Did God leave the world under a curse? Did he leave people in their sin?
No, God chose to rescue them. God promised to send a Saviour*.
After Adam* and Eve* sinned*, they tried to hide from God. But people can not hide from God. God is in all places. God knows everything.
So, when God came into the garden, he already knew what Adam and Eve had done. But he called for them so they would have to answer him. After they told God what they had done, they must have wondered what would happen to them.
Soon, Adam and Eve knew. They found out that God was not pleased. He allowed them to know the pain that their sin had caused. They felt shame. Now their lives would be full of trouble. All of their children would have trouble too. God sent them out of the garden that he had made for them. But they also learned that God shows mercy.* He does three things in Genesis 3 that show both mercy and grace.*
First, God returned to the garden to speak to them. Remember that God knew what they had done. God could have caused them to die at that moment. He would have been right to do so. If he had done that, he could have made another man and woman and started the world over again. But he did not do that. He came into the garden to meet with them. Although they had decided not to obey him, he returned to speak with them. That was an act of grace.
Second, God made clothes to cover their naked bodies. Adam and Eve had tried to cover their bodies with leaves from the trees. But this would not be enough for them to wear outside of the garden. So, ‘The Lord* God made clothes out of animal skins for Adam and his wife to wear.’  God gave them what they needed to cover themselves. But, to do that, God had to take the life of some of the animals he had made. He would take the lives of these animals to cover the shame that sin had caused.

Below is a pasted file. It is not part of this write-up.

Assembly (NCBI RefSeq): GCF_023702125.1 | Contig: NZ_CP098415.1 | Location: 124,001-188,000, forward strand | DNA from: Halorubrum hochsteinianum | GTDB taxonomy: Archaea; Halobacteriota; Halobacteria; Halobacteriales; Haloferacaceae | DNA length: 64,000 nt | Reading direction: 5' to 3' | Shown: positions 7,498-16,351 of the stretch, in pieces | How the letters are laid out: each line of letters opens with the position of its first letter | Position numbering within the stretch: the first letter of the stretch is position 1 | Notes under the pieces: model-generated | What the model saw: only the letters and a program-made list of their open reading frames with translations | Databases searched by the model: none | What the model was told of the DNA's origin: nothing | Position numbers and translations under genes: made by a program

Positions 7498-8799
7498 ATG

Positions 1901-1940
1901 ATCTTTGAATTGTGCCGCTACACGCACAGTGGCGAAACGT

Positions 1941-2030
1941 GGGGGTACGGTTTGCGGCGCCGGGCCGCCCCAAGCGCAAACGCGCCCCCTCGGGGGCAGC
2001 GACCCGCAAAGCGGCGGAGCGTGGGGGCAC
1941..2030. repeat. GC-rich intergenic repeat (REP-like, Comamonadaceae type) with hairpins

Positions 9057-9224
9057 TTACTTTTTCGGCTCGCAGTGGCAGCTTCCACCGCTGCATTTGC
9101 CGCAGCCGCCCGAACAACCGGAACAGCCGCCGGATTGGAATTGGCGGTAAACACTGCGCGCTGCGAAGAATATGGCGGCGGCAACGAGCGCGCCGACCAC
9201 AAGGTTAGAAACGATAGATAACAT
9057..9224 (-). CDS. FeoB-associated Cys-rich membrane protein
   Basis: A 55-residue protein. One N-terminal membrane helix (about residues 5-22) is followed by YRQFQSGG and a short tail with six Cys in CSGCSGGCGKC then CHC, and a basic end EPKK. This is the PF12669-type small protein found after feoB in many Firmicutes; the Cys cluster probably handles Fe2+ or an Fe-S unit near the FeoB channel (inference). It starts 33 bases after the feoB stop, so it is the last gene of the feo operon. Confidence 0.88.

Third, God made two promises to Eve. He told her that she would continue to be able to have children. She would become the mother of every living person. And he made another promise as well. When he spoke the curse upon the snake, God said, ‘I will make you and the woman hate each other. Your children and her children will be enemies. Her son will strike your head. You shall strike his heel.’  Satan* had used the snake to lie to Eve. So she now hated the snake. But, one day, God would send a child from Eve’s family. He would defeat the snake and Satan, who had used it. The snake would hurt the son of the woman. But this son of Eve would press the snake’s head under his foot.
When Eve heard this promise, she did not understand all that the promise meant. She did have many sons and daughters. She knew that each child came to her as a gift from God. But she did not know that God would wait many years to bring the son who would achieve the promise. His name would be Jesus. He would be born of a woman without a man. He would be the seed of a woman. He would save his people from their sins. One day, God would use him to overcome Satan. He would destroy Satan under his feet.
The rest of the Bible* is the story of how God kept his promise.
 Genesis 3:21
 Genesis 3:15
 Genesis 4:1; Genesis 4:25
 Matthew 1:21
 Romans 16:20; Revelation 12:9-10; Revelation 20:10